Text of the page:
Golkin is optimistic that shifting more service to the weekends will help alleviate the trash problem in Pentagon City and Crystal City. But he does have a simple request.

“If a receptacle is already full, try to hold on [to trash] until there’s a nearby can with room.”

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Morning Notes

Hawk withdrawing (Photo courtesy of Huskerdont/Flickr)

Towers Coming to Site in National Landing —  “Developers have closed on the purchase of a vacant site near Crystal City and Potomac Yard in Arlington, a transaction that paves the way for a new two-building project there.” [Washington Business Journal]

Anti-Vaccine-Mandate Rally Growing — “The event, called ‘Defeat the Mandates: An American Homecoming,’ plans a march from the Washington Monument to the Lincoln Memorial… [A spokesperson] says the group has more than 36,000 signups; a permit application filed with the National Park Service… says it expects 20,000 people.” Organizers have been encouraging attendees to stay in Arlington. [Washingtonian]

Keep Uncollected Bins Out — “Curbside recycling/trash/organics collection resumed Monday, Jan. 10, following last week’s storms. Keep any carts left unemptied this week at the curb through Saturday, Jan. 15. The County’s contractor is making progress collecting about twice the regular tonnage but runs are slower, trucks fill faster and Covid has affected staffing.” [Arlington County]

MLK Mass This Weekend — “On Sunday, January 16, Bishop Michael F. Burbidge, Catholic Diocese of Arlington, will celebrate a Mass in Observance of Martin Luther King Jr. Day at the Cathedral of St. Thomas More. The annual Mass honors the life and legacy of the late civil rights leader who was slain almost 54 years ago.” [Catholic Diocese of Arlington]

Shred and Recycling Material Drop-Off — Each Arlington resident can shred up to two boxes or bags of paper or unload a small truckload of inert materials for free at a regularly held recycling event this Saturday. [Arlington County]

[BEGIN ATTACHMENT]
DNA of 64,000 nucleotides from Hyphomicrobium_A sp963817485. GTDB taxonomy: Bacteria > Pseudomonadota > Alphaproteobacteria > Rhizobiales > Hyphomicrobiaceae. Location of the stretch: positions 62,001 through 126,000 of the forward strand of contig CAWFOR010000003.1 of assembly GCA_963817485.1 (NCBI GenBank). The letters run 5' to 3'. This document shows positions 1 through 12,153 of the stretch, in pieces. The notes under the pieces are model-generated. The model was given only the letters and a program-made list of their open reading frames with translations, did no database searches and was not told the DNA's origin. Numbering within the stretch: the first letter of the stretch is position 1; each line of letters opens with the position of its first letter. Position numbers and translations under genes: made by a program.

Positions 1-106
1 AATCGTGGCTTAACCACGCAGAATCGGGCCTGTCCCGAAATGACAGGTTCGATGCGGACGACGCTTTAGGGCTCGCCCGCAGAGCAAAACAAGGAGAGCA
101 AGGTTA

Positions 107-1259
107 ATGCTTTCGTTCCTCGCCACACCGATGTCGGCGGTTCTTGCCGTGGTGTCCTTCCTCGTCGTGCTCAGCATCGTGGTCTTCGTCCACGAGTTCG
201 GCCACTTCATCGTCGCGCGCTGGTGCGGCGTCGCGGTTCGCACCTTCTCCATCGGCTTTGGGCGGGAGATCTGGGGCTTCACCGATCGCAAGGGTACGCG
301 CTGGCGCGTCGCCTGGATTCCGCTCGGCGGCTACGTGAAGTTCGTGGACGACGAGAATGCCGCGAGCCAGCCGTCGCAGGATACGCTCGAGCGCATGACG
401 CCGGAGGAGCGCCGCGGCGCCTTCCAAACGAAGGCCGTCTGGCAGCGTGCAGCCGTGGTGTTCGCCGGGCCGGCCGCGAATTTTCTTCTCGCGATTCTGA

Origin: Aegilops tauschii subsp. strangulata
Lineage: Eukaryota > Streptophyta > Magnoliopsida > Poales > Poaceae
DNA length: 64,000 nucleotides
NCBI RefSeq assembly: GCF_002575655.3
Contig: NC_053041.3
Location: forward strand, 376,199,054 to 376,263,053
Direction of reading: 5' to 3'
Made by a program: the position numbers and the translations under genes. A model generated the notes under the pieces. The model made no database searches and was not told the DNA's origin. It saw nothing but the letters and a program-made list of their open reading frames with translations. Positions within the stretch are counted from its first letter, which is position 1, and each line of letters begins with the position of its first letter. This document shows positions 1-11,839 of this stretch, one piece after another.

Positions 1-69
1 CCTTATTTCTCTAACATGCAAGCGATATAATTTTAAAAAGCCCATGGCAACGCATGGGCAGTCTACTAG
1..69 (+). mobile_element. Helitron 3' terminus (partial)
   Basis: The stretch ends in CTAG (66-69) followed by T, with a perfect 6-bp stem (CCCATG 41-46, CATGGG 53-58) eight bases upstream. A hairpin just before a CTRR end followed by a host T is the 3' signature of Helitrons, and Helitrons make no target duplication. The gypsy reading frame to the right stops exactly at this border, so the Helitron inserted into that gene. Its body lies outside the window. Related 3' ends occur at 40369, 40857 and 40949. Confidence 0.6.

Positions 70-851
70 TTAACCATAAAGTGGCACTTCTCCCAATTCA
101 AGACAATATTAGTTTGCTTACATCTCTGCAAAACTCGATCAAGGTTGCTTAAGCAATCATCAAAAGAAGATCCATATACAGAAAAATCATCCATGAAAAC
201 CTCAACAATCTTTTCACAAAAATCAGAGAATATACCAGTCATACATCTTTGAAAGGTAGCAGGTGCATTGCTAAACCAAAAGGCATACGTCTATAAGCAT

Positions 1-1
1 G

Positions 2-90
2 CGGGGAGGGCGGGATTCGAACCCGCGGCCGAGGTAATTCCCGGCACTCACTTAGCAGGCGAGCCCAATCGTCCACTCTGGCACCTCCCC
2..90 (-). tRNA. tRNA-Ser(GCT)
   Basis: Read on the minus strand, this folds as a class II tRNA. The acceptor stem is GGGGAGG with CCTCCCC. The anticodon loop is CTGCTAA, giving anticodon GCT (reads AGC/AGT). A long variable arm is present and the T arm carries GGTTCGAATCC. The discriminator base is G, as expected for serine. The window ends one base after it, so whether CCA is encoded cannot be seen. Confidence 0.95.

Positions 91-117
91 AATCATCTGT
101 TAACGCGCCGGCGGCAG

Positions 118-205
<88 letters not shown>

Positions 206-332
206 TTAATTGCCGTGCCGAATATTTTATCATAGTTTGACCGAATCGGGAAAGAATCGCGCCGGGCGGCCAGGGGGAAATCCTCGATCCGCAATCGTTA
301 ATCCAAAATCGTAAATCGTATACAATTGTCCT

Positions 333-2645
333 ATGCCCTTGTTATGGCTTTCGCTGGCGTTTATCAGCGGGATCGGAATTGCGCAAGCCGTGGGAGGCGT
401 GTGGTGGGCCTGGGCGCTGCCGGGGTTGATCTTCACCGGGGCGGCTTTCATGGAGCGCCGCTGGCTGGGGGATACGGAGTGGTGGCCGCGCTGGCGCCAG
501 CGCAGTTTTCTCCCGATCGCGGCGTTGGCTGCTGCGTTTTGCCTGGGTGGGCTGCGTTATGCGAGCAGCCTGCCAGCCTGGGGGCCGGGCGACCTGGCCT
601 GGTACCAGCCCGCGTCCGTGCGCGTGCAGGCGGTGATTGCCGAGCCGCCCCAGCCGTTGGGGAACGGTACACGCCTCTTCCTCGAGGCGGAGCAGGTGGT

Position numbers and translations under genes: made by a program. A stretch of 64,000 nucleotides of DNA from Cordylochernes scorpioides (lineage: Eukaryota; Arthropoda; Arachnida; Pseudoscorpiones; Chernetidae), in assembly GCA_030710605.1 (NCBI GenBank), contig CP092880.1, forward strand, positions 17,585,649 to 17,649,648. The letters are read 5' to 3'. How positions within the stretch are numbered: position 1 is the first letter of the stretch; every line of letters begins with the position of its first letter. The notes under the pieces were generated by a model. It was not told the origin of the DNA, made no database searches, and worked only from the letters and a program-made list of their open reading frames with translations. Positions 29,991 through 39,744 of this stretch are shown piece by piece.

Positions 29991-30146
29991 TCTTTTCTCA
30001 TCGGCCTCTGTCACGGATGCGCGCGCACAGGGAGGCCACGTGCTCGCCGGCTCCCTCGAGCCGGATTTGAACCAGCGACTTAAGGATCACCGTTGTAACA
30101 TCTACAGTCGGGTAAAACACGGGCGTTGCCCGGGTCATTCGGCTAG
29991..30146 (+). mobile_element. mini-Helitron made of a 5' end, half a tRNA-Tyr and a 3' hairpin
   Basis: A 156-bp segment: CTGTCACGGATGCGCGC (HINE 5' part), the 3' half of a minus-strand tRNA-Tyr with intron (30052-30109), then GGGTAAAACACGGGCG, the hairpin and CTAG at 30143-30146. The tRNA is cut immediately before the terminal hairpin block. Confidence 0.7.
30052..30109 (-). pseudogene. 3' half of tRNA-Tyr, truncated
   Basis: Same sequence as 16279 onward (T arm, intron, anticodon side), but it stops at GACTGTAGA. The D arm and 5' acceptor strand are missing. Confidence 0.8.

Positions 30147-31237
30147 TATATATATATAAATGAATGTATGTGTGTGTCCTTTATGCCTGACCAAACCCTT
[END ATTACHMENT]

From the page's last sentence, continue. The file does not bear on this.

Return of 7000 Series Delayed Again — “Metro General Manager and Chief Executive Officer Paul J. Wiedefeld said today he will not resume the placement of 7000-series trains into passenger service for about 90 days to allow Metro engineering and mechanical experts time to focus on root cause analysis and acquire technology to measure 7000-series wheelsets. During the 90-day period, Metro will accelerate efforts to restore 6000-series railcars to increase the availability of newer cars in the fleet and improve reliability for customers.” [WMATA, Washington Post]

It’s Friday — Today will be mostly sunny, with a high near 46. North wind 8 to 17 mph, with gusts as high as 29 mph. Sunrise at 7:25 a.m. and sunset at 5:10 p.m. Tomorrow will be mostly cloudy, with a high near 27. North wind 7 to 10 mph, with gusts as high as 18 mph. On Sunday, snow is likely after 1 p.m. [Weather.gov]

Photo courtesy of Huskerdont/Flickr

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Washington-Liberty High School in the snow (staff photo by Jay Westcott)

Your kids and your trash will be staying at home until next week.

Arlington Public Schools just announced that it will be closed for the fifth school day in a row, in anticipation of 2-4 inches of snow overnight. Students have not been in class since before the winter break.

More from APS:

Due to the winter weather advisory issued for Arlington, all schools and offices will be closed on Friday, January 7, 2022. Unless otherwise directed by their supervisors, maintenance staff should report to work at their scheduled time, and all custodians should report to work at 6 a.m. Extracurricular activities, games, team practices, field trips, adult education classes, and programs in schools and on school grounds are canceled. For updates about Pool Operations, go to www.apsva.us/aquatics. For information about Arlington County programs and operations go to www.arlingtonva.us.

The announcement follows closure announcements from Fairfax County Public Schools at 4 p.m. and Alexandria City Public Schools at 5 p.m.

Schools are not the only local closure of note tomorrow. Arlington County has already cancelled curbside trash and recycling collection.